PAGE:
Deal With “Stuff”

The Oakdale Leader - - PERSPECTIVE -

L abor Day Week­end gives Amer­i­cans across the coun­try a three-day week­end to rest, travel and cel­e­brate our free­dom to la­bor. Our jobs in­creased by two mil­lion peo­ple in 2017 and have con­tin­ued to climb in 2018. Hourly wages have seen gains and the stock mar­ket has seen 20 months of phe­nom­e­nal growth. Em­ploy­ers across the coun­try need work­ers and job seek­ers have op­tions.

Not ev­ery­one will travel on La­bor Day and I would like to sug­gest an ac­tiv­ity of ‘La­bor’ that will be men­tally good for you and your en­tire fam­ily. Clean out your closet, base­ment, at­tic and garage. For years Amer­i­cans cram “stuff” into clos­ets, base­ments, at­tics and garages. Af­ter all of these are filled to ca­pac­ity we build stor­age barns in our yards. Next, we rent stor­age units to store more stuff. Have you no­ticed how many stor­age units are being built al­most ev­ery­where? They are a big busi­ness. Peo­ple that own stor­age units make big money because there is such a de­mand for them. The rich­est man in Ken­tucky is in the stor­age space busi­ness. We are talk­ing about a state that has been rich in coal, nat­u­ral gas and bour­bon whiskey. Thus, this gives you an idea how many peo­ple are stor­ing up stuff.

I in­her­ited my mom and dad’s old house. It was my home place grow­ing up and it has been a de­light. How­ever af­ter 11 years I’m still throw­ing stuff away. My fam­ily took what they wanted years ago, and a lot of clothes and things were given away or di­vided up but still yet there were lots of things that mom, and dad in par­tic­u­lar, had stored up over the years. Just two week­ends ago I cleaned out an­other old build­ing of old tools to give and throw away.

My wife’s par­ents re­cently passed and left a house of four bed­rooms, and a base­ment and garage filled with 76 years of “stuff.” We gave away, had yard sales, di­vided and di­vided among fam­ily and gave away more and lit­er­ally had to throw a lot of things in the trash. The fam­ily sold this house so it had to be emp­tied. Emp­ty­ing a house of an en­tire life of col­lected items is hard work but emo­tion­ally drain­ing. Every item, pic­ture, gar­ment, old gun, piece of china etc. have mem­o­ries and it’s tough to just throw it in the dump­ster.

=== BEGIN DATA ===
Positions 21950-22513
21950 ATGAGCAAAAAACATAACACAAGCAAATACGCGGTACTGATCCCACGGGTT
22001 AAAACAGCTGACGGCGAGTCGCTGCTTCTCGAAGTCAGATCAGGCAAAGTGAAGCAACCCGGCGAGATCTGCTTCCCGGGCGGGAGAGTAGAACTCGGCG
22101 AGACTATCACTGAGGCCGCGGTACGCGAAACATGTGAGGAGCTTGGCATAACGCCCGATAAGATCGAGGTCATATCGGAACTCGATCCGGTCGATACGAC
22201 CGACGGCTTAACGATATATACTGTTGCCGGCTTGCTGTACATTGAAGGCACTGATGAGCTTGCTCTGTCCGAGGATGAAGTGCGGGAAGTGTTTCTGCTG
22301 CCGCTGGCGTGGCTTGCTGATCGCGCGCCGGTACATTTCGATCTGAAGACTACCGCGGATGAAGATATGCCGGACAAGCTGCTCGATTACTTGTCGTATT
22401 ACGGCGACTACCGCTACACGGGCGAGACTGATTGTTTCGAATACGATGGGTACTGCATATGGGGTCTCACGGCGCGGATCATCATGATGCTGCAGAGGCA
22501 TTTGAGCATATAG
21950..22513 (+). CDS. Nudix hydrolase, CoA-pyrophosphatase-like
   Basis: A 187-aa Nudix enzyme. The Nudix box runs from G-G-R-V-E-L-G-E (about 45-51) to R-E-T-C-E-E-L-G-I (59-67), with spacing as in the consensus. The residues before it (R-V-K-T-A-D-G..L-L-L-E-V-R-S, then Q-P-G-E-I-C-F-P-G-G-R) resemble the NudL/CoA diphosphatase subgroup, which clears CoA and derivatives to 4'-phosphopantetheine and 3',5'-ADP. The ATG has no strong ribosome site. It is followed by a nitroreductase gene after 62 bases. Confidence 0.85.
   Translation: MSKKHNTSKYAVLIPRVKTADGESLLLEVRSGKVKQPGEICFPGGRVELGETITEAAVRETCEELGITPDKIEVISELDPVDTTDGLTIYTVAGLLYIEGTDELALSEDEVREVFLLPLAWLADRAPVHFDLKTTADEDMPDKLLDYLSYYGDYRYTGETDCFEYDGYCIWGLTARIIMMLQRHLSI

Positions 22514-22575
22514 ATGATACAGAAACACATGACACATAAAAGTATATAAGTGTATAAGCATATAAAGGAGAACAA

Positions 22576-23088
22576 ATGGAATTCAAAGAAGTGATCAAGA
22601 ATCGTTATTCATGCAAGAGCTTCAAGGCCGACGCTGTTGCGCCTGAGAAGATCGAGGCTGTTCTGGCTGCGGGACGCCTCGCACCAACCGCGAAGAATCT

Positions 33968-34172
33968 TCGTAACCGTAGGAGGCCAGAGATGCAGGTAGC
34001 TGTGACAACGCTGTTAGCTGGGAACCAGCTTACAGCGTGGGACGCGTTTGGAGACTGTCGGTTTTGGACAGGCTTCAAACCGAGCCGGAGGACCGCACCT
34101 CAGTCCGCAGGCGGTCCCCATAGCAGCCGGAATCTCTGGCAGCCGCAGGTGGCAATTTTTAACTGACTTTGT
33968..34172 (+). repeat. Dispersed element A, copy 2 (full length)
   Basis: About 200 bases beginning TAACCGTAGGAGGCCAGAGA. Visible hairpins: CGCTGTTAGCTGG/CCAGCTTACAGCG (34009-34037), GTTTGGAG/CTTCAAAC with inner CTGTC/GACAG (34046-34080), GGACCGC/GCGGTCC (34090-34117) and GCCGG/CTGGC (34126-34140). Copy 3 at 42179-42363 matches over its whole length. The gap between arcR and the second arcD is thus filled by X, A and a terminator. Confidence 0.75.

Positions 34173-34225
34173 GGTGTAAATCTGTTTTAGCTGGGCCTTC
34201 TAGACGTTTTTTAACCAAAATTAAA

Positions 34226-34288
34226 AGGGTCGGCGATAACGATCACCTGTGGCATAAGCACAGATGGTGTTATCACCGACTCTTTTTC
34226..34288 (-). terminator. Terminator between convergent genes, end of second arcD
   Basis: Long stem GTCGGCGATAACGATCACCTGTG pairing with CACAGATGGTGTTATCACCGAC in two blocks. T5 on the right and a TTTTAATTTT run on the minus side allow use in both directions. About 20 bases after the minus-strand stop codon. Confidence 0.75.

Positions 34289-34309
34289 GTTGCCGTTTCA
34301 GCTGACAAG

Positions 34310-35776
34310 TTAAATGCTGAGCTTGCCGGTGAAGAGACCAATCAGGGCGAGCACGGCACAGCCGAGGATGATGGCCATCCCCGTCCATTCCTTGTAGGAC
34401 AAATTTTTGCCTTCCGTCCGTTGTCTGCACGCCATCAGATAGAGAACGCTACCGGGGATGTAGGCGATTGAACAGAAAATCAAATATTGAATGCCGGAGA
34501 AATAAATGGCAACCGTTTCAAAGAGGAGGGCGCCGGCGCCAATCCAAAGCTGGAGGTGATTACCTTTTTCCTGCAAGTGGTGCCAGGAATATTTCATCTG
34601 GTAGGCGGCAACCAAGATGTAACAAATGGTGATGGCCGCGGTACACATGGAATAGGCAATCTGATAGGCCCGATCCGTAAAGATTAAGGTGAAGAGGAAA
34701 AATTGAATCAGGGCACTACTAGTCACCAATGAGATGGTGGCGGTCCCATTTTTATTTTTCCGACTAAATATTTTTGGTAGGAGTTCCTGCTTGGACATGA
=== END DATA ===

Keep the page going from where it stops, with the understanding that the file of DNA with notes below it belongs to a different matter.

Why do we col­lect and store so much “stuff?” Most of it is socked away in a closet or space and hardly used. We un­packed a large base­ment space of tools, old fur­ni­ture and more that had not been touched in many years. Why do we do this? Because we think we might want or need it? Maybe the chil­dren will want it? Or, maybe the grand­chil­dren will want it? It’s amaz­ing how very lit­tle of our things our chil­dren want. Most of them want their own stuff and sel­dom want the old. Of­ten, so much of the stuff we save is junk, so who wants to take our junk to their house and store it in their base­ment?

Do your­self and your fam­ily a fa­vor. Start clean­ing out your stor­age spa­ces now and give it away your­self. Haul the junk to the dump. Have a yard sale and what­ever you have left you will know more about what it is and where to find it. Plus, when you are dead and gone your chil­dren will be able to rest on La­bor Day and not spend their week­end clean­ing out all your old clothes and old stuff that you didn’t take care of your­self.

There is some­thing re­ally nice about hav­ing a closet where you can re­ally see and know what is in that closet. Or it’s nice hav­ing a garage or an at­tic where most of it has been cleaned out and or­ga­nized and only con­tains what you re­ally need. When you get it done sit back and drink a cold glass of lemon­ade and give thanks for the things you have and the la­bor that pro­vided the “stuff” you re­ally need and en­joy.

Dr. Glenn Mollette is the au­thor of 12 books. He is Pres­i­dent of New­burgh The­o­log­i­cal Sem­i­nary, New­burgh, In­di­ana. The opin­ions ex­pressed are those of the au­thor and not nec­es­sar­ily those of this pa­per or its cor­po­rate own­er­ship.


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